August – Salad Soup

August – Salad Soup

This hot, muggy, humid, uncomfortable month in parts of the U.S. has birthed a number of recipes for Greek salad. All of them are delicious and cooling, taking advantage of perfect seasonal tomatoes and cucumbers. This soup is a version of gazpacho, but very similar to a Greek salad. It uses many of the same ingredients and is a light, cold lunch on a hot day. Even better, it is easy…very easy. And, you can modify the recipe to use what you have on hand.

I call this recipe Greek or Mexican (you decide) salad in a soupy bowl of goodness, but without the dressing (only a drizzle of olive oil at the end, which is completely optional). It has healthy vitamins from all those vegetables, and healthy fat from the addition of avocado. You could up the protein by adding a sprinkling of feta or fresh goat cheese, or pour it over a scoop of cottage cheese. Make it spicy, or not. Got some leftover salsa in the fridge? Go for it. What about some crispy tortilla chips sprinkled on top (my husband’s favorite). It would then be a Mexican Salad Soup…you could even add a handful of corn kernels. Leftover grilled corn, you are on! And if you are adding tortilla chips a dollop of sour cream would be yummy. The options are endless.

Greek Salad Soup

This soup is even better the second day, and even better the day after that. It is my idea of a perfect lunch on a warm day. The vegetables give it a satisfying crunch and mouth appeal, the avocado is a touch of richness to fill you up. This season I keep a large bowl in the fridge to snack on or for a quick meal. Serve it instead of a salad with your dinner, it would make an appetite wetting first course with some crisp bread or flatbread.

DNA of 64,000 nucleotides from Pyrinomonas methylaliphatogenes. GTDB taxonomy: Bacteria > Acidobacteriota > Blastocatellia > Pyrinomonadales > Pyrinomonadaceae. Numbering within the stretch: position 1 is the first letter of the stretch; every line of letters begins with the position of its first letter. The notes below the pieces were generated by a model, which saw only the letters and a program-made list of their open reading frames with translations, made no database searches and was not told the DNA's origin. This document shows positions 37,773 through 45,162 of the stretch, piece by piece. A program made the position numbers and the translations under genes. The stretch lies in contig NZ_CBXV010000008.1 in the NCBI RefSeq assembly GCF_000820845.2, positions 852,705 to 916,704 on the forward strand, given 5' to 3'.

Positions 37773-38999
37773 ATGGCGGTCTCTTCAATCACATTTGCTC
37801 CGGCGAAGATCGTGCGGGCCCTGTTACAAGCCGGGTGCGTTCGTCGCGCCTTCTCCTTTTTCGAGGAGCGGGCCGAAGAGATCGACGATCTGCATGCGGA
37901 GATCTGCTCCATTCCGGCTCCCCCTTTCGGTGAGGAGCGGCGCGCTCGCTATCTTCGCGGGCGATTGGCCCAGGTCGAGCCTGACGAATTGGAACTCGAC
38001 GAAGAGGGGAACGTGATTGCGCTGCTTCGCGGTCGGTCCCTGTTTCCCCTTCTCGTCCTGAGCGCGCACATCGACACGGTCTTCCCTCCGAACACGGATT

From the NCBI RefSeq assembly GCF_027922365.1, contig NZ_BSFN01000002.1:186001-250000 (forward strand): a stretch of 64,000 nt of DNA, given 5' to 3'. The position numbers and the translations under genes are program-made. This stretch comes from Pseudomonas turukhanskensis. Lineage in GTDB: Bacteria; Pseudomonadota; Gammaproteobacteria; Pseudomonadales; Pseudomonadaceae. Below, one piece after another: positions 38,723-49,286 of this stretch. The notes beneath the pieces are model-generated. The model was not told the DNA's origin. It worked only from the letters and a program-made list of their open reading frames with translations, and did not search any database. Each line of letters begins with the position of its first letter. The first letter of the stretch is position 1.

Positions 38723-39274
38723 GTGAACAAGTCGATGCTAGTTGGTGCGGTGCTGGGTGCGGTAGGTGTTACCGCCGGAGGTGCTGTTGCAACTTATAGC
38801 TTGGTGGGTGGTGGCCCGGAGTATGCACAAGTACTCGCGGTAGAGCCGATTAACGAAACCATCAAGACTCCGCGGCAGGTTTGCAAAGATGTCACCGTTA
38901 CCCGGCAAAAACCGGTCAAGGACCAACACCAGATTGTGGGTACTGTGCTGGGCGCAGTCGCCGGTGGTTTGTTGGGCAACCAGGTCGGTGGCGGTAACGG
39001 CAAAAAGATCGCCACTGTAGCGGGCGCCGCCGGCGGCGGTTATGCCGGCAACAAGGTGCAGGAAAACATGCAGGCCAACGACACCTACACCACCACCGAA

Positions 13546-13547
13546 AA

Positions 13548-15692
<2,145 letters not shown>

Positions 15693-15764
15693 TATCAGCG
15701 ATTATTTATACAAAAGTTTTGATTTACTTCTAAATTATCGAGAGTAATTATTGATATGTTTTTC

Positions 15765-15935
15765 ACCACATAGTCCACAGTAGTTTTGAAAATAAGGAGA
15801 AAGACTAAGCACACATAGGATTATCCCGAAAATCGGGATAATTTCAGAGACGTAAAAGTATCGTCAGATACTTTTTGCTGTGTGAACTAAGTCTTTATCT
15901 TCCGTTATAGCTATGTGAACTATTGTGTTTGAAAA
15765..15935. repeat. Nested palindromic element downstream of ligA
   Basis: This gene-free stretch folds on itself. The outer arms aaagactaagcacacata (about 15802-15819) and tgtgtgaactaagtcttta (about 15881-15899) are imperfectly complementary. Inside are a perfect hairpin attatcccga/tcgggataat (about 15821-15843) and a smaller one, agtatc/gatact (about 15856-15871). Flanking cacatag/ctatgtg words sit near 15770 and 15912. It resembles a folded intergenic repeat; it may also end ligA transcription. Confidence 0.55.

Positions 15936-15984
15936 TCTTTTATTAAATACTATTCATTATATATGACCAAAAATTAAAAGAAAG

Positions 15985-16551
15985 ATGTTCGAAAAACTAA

To save time, I used V-8 juice as the base. It’s an idea my cousin in Tennessee introduced me to when we visited last June. Because I am a fan of spicy food, I added a small can of spicy V-8 to about 3 cups of regular V-8. But it is completely up to you and your own taste.

Ingredients:

  • 3 cups of V-8 juice
  • 1 small can of spicy V-8 juice (optional)
  • 1 red pepper, diced into cubes about 1/4″
  • 1 green or orange pepper, diced into cubes about 1/4″
  • 1 large cucumber, peeled if necessary, diced into cubes about 1/4″
  • 1 large tomato, seeded and diced into cubes about 1/4″
  • 4-5 scallions, sliced thinly
  • 1 avocado, halved and diced
  • juice of 1 lime
  • 1/4 cup chopped parsley (for Greek Soup) or cilantro (for Mexican)
  • salt to taste (I found it didn’t need any)
  • drizzle of olive oil to serve (optional)

Avocado ready to add

Method:

  • Combine all the ingredients and chill for at least 2 hours (better overnight).

That is all, can you believe it! It couldn’t be easier.

Salad Soup

This is a light, healthy, and quick lunch.

Salad Soup

You could serve it instead of a salad, maybe as a first course for dinner. What about small cups for folks to eat while they wait for you to grill dinner outside? It’s could easily be a walk-around the garden soup.

Salad Soup

Even better, it is vegetarian and vegan and gluten free. You won’t have to worry about dietary restrictions.

I think the folks in the midwest and south, where it is sweltering at the end of summer, will enjoy this refreshing soup. I’m taking it to share on Fiesta Friday #237 hosted by Angie. This weeks co-hosts are Jhuls @ The Not So Creative Cook and Diann @ Of Goats and Greens

Come on over to read about the other delicious things going on around the world. Please add your own link after reading the guidelines. Hope you are enjoying the weekend.

 

 

 

May – Lentils and Roast Cauliflower with Almonds and Dates

May – Lentils and Roast Cauliflower with Almonds and Dates

This is a wonderful vegetarian or vegan main dish, or a side dish for a large party. It’s perfect when you have folks with different dietary needs, also being gluten and dairy free. And because it is served at room temperature, you can make it several hours ahead. It will only get more flavorful as the lentils absorb the tahini sauce. What more can you ask for? On one platter you have your greens, roasted vegetable and starch/protein. The dates add a sweet note while the almonds add crunch and even more protein.

I served this to a large gathering, the leftovers the next day were still yummy (and didn’t last long).

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Lentils with Roast Cauliflower, Chopped Dates, and Almonds